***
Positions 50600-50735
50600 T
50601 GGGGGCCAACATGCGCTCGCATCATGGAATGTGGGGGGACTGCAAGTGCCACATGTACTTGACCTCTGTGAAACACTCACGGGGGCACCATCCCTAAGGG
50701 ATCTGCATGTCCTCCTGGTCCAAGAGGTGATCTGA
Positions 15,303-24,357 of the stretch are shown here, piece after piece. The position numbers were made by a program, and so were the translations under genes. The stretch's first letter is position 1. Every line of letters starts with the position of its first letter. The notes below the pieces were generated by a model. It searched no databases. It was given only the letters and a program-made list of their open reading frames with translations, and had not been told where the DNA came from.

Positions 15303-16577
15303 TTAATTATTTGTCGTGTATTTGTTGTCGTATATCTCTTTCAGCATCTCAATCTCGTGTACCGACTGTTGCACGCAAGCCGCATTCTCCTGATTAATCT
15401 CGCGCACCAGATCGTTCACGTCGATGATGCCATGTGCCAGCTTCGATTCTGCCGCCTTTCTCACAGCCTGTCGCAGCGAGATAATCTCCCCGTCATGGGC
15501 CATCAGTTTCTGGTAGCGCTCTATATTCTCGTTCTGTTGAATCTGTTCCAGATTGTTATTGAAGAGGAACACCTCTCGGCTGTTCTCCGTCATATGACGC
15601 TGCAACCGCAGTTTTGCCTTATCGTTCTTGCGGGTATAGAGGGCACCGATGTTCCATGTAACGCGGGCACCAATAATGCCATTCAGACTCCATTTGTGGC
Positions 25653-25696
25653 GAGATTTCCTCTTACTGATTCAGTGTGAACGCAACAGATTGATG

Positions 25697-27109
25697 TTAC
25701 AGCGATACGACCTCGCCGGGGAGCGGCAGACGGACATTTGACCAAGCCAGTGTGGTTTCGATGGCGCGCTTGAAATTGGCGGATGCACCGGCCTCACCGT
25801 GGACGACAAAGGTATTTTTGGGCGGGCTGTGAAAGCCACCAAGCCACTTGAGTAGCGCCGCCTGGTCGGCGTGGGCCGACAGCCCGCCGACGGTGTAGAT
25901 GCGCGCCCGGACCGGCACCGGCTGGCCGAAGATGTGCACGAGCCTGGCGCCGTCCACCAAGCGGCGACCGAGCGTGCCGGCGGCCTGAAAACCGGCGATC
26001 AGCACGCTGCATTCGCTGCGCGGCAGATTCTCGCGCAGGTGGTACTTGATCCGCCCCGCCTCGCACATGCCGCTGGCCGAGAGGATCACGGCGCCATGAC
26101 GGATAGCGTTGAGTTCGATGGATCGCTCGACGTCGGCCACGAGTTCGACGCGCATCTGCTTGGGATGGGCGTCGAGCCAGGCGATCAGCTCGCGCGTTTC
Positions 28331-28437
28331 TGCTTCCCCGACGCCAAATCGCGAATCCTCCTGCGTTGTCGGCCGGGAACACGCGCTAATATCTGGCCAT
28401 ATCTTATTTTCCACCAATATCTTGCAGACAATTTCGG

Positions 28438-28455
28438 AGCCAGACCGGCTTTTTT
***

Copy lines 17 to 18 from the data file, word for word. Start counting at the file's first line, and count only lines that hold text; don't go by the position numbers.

25901 GCGCGCCCGGACCGGCACCGGCTGGCCGAAGATGTGCACGAGCCTGGCGCCGTCCACCAAGCGGCGACCGAGCGTGCCGGCGGCCTGAAAACCGGCGATC
26001 AGCACGCTGCATTCGCTGCGCGGCAGATTCTCGCGCAGGTGGTACTTGATCCGCCCCGCCTCGCACATGCCGCTGGCCGAGAGGATCACGGCGCCATGAC